84% Zinfandel, 14% Petite Sirah, 2% Carignan
Dry Creek Valley
In 1972 we originated this designation for wine made from the Valley Vista vineyard (purchased in 1991 and renamed “Lytton East”). In 1984 we made use of the vines a quarter-mile to the west on the Norton Ranch (purchased in 1995 and renamed “Lytton West”). In 1991 we first included grapes from the Maple vineyard—also just to the west. This year, with yields down, the grapes ripened fully, producing this rich, spicy wine. Aged in air-dried american barrels, with new oak limited to twenty percent, the dark, berry fruit shows to advantage—and will be most appealing when the wine is young. For those who prefer mature wines, the firm structure and fine balance will assure development over the next ten to twelve years.
For seventeen vintages Ridge has made wines from the old zinfandel and mixed-varietal vines along Lytton Springs Road. Our first Lytton Springs Zinfandel, 1972, marked the origination of the Lytton Springs designation. In 1993, we deleted the word “zinfandel” from the front label, on the grounds that the wine’s style and character are sufficiently distinctive to the vineyard to warrant using only the name Lytton Springs.
Cool spring weather delayed bud-break until the latter half of March at Lytton East, Lytton West , and the Maple vineyard. The cool weather continued through most of the spring, culminating in unseasonably strong thundershowers in early June—just when the vines began to flower. Rain knocked flowers from the clusters, in essence performing the same crop reduction typically performed—by us—later in the season. Nature gave us crop levels close to what we would have sought, with only slight reduction in quantity as compared with previous harvests. A long, moderate summer ripened the fruit slowly, and a final burst of heat in mid-September pushed the fruit in all three vineyards to full ripeness. Lytton East was first to be harvested, Lytton West, in late September, was second, the Maple vineyard, in early October, last. The long ripening period—almost two weeks more than usual at Lytton Springs—provided ideal balance between acidity and the complex fruit flavors.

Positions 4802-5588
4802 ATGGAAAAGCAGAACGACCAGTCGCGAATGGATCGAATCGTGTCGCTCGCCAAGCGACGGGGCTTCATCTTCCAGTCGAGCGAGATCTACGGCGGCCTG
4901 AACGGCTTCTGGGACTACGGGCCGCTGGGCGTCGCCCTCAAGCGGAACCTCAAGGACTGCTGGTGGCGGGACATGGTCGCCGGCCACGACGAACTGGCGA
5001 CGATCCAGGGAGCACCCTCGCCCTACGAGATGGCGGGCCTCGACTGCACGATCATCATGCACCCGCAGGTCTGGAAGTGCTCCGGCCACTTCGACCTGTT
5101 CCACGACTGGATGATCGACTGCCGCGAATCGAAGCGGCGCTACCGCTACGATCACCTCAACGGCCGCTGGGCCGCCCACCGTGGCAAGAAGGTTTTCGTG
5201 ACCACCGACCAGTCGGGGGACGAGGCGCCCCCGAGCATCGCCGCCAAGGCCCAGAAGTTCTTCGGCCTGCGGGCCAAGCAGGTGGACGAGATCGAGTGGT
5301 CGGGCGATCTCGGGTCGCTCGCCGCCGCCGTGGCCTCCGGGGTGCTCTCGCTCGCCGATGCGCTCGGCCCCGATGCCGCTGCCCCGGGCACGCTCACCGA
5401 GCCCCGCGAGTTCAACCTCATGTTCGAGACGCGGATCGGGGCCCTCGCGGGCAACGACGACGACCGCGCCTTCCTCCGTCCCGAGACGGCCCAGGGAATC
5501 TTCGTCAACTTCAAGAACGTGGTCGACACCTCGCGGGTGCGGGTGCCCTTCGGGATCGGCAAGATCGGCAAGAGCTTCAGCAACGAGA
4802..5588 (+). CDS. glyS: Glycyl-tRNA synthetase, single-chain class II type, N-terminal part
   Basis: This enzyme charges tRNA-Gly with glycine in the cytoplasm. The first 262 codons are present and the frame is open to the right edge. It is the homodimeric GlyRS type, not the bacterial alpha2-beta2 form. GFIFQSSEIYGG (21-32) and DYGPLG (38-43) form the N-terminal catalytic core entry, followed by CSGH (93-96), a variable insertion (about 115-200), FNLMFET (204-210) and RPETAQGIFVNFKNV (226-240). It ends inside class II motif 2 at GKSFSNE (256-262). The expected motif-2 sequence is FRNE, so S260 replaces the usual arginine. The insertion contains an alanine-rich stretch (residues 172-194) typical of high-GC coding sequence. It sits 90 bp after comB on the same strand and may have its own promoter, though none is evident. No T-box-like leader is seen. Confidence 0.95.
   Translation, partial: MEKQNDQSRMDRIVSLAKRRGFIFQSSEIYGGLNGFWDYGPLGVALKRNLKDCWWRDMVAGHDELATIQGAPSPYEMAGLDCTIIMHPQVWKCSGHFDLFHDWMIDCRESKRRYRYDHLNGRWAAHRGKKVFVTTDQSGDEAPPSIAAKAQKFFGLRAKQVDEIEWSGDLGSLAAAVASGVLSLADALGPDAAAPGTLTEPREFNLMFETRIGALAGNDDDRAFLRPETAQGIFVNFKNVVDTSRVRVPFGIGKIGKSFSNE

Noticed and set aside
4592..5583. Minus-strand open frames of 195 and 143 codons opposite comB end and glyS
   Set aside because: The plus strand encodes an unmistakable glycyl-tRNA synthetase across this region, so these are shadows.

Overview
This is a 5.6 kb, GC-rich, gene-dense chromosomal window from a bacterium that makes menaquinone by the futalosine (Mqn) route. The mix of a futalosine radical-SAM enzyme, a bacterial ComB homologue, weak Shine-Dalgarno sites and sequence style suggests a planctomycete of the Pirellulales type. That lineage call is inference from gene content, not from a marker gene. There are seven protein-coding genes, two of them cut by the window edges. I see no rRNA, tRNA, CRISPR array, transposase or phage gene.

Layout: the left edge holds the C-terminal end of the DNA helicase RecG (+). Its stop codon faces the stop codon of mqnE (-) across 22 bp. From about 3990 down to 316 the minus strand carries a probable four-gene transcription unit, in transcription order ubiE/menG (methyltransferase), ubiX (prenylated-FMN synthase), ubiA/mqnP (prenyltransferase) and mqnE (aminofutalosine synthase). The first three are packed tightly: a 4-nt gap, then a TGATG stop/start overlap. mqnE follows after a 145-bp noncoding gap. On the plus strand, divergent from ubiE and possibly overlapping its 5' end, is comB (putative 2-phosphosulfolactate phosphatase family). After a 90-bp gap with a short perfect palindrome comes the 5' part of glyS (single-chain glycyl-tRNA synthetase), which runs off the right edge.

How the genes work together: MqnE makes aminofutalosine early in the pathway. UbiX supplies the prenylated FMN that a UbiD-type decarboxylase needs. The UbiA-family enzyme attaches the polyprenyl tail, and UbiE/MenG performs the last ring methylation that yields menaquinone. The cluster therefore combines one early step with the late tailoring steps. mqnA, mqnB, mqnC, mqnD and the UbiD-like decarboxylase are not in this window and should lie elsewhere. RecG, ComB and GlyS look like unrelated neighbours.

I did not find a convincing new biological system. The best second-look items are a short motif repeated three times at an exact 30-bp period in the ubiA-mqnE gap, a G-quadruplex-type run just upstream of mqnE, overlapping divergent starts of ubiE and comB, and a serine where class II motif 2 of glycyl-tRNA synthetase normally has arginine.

As always, the primary and secondary fermentations were carried out by naturally-occurring yeasts and malolactic bacteria. The old-vine zinfandel was fermented in small tanks, the grapes held beneath the surface of the juice for slow, gentle extraction—a process known as submerged-cap fermentation. The petite sirah and carignan were also fermented in small tanks, but the juice was pumped over a floating cap of grapes. Malolactic fermentation finished soon after the end of primary; the fifteen separate parcels were blind-tasted over a period of three weeks. The finest—and most typical of the vineyard’s character—were assembled to make this wine, which was then transferred to air-dried american oak for aging. To complement the wine’s full, luscious fruit, only twenty percent went to new barrels; while the rest was aged primarily in one- and two year old wood, adding spice and structure to the wine. After five racks and more than a year in barrel, it was bottled without fining. This intense, complex wine combines the raspberry typical of the site with the deep, darker blackberry often found in old-vine zinfandel. Petite sirah adds a spicy chocolate note that complements the bright zinfandel. The opulent, forward fruit will be at its most appealing in the first four or five years. For those willing to set a bottle or two aside, the wine’s substantial structure and fine balance assure a different pleasure after ten, or even twelve, years of aging.
The Wine Advocate (October 2016) 91 Points:– “Younger and slightly fresher than the Geyserville, yet not quite as seamless or elegant, the 1995 Lytton Springs gives up full-bodied notes of plums, blackberries, smoked herbs and pepper, with more meatiness and spice developing with time in the glass. Drink this big, rich, powerful wine over the coming 5-6 years, and like the Geyserville, it will keep longer.” -Jeb Dunnuck
Average Rating: 90.8
No. of Tasting Notes: 58
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